Too Good to Be Forgotten

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Too Good To Be Forgotten: Changing America in the '60s and '70s is a 1998 memoir by David Obst, published by John Wiley & Sons.

It is Obst's account of the 1960s and the 1970s. Book segments include Obst's childhood, his studies and travels, and his interactions with historically significant political figures during the subject decades.[1]

The start of each chapter includes the list of the subject year's popular films, television, and record albums. Alex Kyczynski of The New York Times argued that the inclusion of the lists was a "waste" of space.[2]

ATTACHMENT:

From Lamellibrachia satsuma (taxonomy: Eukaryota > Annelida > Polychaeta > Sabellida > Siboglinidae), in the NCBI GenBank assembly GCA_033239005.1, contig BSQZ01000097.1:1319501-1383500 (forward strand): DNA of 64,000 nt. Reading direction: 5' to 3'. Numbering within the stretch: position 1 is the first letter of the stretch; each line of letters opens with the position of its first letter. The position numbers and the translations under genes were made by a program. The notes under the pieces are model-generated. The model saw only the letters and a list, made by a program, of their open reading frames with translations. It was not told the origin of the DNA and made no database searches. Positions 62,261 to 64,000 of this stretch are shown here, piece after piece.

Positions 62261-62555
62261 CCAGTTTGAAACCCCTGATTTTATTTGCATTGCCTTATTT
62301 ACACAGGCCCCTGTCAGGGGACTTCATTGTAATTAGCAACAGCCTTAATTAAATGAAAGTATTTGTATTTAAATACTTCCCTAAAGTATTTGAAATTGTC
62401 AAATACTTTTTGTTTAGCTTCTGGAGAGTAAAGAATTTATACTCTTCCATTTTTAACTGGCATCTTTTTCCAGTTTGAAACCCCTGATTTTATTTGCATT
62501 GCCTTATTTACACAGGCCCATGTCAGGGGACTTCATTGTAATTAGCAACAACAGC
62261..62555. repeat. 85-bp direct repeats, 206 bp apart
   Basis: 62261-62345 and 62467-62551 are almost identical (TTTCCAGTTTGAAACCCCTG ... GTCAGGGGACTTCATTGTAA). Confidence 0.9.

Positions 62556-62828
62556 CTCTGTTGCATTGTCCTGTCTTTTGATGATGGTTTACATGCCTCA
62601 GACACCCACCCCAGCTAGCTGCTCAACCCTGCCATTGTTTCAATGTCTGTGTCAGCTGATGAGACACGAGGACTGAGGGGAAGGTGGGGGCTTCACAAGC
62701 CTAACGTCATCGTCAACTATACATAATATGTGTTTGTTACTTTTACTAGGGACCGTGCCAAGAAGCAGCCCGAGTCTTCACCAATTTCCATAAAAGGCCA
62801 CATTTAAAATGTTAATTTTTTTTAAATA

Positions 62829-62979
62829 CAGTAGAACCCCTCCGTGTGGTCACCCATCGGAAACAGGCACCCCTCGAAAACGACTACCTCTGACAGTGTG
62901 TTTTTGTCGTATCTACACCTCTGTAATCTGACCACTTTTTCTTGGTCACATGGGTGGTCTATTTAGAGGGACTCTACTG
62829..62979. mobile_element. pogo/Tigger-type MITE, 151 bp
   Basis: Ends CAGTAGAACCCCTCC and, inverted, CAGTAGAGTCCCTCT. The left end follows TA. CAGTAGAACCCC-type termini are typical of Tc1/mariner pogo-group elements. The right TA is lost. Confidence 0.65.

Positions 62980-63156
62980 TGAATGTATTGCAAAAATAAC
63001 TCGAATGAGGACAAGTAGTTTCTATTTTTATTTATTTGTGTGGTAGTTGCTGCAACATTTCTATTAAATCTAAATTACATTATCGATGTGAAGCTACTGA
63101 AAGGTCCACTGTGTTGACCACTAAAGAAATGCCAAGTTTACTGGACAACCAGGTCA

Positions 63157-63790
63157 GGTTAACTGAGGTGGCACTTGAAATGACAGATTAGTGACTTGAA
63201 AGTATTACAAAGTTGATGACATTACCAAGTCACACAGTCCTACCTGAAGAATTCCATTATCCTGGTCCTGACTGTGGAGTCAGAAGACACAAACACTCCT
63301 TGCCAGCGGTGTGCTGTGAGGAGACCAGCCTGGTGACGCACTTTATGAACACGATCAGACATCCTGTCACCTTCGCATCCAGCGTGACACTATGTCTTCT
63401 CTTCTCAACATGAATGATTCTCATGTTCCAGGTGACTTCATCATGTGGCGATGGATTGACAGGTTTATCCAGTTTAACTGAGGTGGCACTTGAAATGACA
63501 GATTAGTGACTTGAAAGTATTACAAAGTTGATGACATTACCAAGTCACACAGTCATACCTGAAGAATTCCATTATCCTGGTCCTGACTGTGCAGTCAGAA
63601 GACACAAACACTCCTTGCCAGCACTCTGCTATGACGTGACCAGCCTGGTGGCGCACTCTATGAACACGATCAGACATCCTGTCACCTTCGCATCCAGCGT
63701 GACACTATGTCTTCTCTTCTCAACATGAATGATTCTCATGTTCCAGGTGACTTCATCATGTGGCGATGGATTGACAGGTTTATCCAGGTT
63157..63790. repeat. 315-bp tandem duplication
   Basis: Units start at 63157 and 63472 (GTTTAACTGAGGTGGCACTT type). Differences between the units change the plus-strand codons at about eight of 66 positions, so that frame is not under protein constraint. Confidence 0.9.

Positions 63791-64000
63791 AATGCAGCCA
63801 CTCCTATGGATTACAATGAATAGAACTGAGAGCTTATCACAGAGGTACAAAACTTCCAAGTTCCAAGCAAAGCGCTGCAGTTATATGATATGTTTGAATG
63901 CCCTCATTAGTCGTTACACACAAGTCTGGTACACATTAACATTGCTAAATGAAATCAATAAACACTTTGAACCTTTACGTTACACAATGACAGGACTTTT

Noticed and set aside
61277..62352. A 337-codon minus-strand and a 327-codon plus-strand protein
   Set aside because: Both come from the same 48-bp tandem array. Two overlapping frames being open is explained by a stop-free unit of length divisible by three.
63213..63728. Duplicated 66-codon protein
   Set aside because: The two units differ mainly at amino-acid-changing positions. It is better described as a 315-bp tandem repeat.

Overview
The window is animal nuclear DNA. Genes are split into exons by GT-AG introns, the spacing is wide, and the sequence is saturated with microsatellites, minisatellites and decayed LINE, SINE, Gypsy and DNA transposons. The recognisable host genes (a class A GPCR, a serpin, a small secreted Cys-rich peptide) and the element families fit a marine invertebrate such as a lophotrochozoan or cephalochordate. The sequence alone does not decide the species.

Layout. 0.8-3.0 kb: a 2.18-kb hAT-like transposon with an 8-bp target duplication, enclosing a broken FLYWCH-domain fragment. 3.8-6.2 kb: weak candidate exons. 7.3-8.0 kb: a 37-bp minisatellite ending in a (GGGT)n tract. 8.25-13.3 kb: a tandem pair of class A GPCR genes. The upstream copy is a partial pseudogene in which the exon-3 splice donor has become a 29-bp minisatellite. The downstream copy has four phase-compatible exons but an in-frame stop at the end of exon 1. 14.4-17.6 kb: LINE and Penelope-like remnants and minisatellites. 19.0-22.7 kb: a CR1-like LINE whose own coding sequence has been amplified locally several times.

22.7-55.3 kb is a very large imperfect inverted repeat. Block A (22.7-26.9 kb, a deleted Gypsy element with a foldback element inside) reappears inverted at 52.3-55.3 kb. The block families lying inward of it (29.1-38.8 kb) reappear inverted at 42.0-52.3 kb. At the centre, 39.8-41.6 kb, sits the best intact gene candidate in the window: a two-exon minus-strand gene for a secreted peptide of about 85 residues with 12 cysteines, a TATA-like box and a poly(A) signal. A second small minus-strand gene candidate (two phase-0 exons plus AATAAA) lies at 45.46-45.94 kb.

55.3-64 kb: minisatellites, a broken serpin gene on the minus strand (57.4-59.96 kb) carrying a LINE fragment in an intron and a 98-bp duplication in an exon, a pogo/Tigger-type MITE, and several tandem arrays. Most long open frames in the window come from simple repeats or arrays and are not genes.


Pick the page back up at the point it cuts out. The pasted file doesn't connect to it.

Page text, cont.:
Reception[edit]

Jamie Stiehm of The Baltimore Sun wrote that the book "succeeds in his mission of breathing life into a series of snapshots of his youth and capturing the tempo of the times".[1]

Kyczynski wrote that the book had "painfully didactic prose" and that it was "a pretty lackluster tribute to the baby boomer generation."[2]

References[edit]

  1. ^ a b Stiehm, Jamie. "'Too Good to Be Forgotten': the '60s, with joy." The Baltimore Sun. December 13, 1998. Retrieved on August 9, 2014.
  2. ^ a b Kuczynski, Alex. "Zelig's Back." The New York Times. October 25, 1998. Retrieved on August 9, 2014.